New Dungeness Lighthouse 150th Celebration
Yesterday, the New Dungeness Light Station Association celebrated 150 years of continuous operation for their New Dungeness Lighthouse with a community picnic at Pioneer Park in Sequim, Washington. The Celebration was held at the park because to visit the Lighthouse requires visitors to walk 5-miles across the sand from the Dungeness State Park or paddle a canoe or kayak from Dungeness Bay. Members of the Lighthouse Preservation Society can also enjoy a unique vacation experience as a Lighthouse Keeper maintaining the Light Station and guiding visitors.
New Dungeness Lighthouse, located at the end of the 5-mile long Dungeness Spit, was First Lit on Dec 14, 1857 exhibiting a Fixed White Light illuminated by a Third-order Fresnel lens 95-feet above sea level to a visible range of 12 nautical miles. The barely visible treacherous spit extending into the entrance of the Strait of Juan de Fuca was nicknamed Shipwreck Spit by Mariners.
The Lighthouse has been located in Dungeness National Wildlife refuge, a bird sanctuary with public access since 1915.
Due to structural damage, the brick Tower was shortened 27.5-feet and refitted with a Fourth-order Fresnel lens in 1927. Currently, the Lighthouse exhibits a Flashing White Light every 5-seconds illuminated by a modern VRB-25 optic 67-feet above sea level to a visible range of 18 nautical miles.
Coast Guard Light-Keepers remained at the Station after the Light was automated and the Fresnel Lens was replaced by modern rotating bulls-eye lens in 1976. Surprisingly, the Coast Guard determined the automated Lighthouse was important to keep a Light-keeper manning the Light Station until March 1, 1994. Coast Guard Auxiliary personnel maintained the Light Station until the Lighthouse was leased to the New Dungeness Chapter of the United States Lighthouse Society on Sep 3, 1994. The mission of the Chapter is To Protect, Preserve, and Man the Lighthouse.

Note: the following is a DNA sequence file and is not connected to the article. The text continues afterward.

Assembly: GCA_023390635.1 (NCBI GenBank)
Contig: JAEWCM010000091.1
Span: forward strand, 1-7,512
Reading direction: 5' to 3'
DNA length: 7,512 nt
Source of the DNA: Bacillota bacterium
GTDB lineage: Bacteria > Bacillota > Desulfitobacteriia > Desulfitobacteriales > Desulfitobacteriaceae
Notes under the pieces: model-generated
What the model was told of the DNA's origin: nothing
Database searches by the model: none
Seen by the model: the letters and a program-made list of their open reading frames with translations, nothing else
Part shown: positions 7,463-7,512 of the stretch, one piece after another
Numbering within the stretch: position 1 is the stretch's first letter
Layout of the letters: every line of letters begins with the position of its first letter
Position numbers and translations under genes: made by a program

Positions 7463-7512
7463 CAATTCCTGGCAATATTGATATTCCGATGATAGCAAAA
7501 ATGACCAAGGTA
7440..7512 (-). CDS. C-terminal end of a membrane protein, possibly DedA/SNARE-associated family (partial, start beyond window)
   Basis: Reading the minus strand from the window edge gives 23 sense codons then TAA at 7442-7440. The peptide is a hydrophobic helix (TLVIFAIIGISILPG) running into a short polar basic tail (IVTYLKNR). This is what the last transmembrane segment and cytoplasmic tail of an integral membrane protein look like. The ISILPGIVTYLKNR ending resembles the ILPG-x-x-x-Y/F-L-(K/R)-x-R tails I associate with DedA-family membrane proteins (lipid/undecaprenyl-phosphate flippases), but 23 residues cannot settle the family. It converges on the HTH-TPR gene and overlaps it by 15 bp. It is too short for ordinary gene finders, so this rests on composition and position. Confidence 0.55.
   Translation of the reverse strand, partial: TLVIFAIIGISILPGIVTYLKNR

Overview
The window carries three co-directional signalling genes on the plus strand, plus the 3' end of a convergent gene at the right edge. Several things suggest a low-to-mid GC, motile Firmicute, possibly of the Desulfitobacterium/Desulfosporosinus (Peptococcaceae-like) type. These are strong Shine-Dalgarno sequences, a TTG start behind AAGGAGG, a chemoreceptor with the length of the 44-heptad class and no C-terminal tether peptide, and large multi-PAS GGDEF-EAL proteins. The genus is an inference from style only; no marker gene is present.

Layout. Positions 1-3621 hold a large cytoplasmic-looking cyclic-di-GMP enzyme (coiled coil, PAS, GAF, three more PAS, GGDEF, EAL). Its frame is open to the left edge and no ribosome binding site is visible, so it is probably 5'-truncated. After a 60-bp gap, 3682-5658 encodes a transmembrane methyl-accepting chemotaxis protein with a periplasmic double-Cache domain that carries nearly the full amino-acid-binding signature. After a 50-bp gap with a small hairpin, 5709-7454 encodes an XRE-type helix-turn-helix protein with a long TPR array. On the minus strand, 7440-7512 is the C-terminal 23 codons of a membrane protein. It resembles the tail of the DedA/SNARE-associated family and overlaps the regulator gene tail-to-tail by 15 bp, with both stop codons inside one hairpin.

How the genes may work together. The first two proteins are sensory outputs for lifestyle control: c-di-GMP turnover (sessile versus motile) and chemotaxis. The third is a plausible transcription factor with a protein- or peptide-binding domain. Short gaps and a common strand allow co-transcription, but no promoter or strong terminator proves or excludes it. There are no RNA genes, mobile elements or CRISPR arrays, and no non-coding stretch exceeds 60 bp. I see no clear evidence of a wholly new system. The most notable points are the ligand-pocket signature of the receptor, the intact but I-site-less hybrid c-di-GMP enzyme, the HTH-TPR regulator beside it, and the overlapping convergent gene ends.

Since 1994, the New Dungeness Light Station Association has successfully staffed the Lighthouse with volunteer Light-keepers who gladly pay a fee to work one week at the isolated distinctive Light Station described by former Coast Guard Keeper, William Byrd as paradise at the Sesquicentennial Anniversary of the Lighthouse.
For more information about New Dungeness Lighthouse, please click on the photo of this post.
For Google Map Directions, please visit the Google Map of New Dungeness Lighthouse
For other Lighthouse Lodging, please visit the American Lighthouse Inns.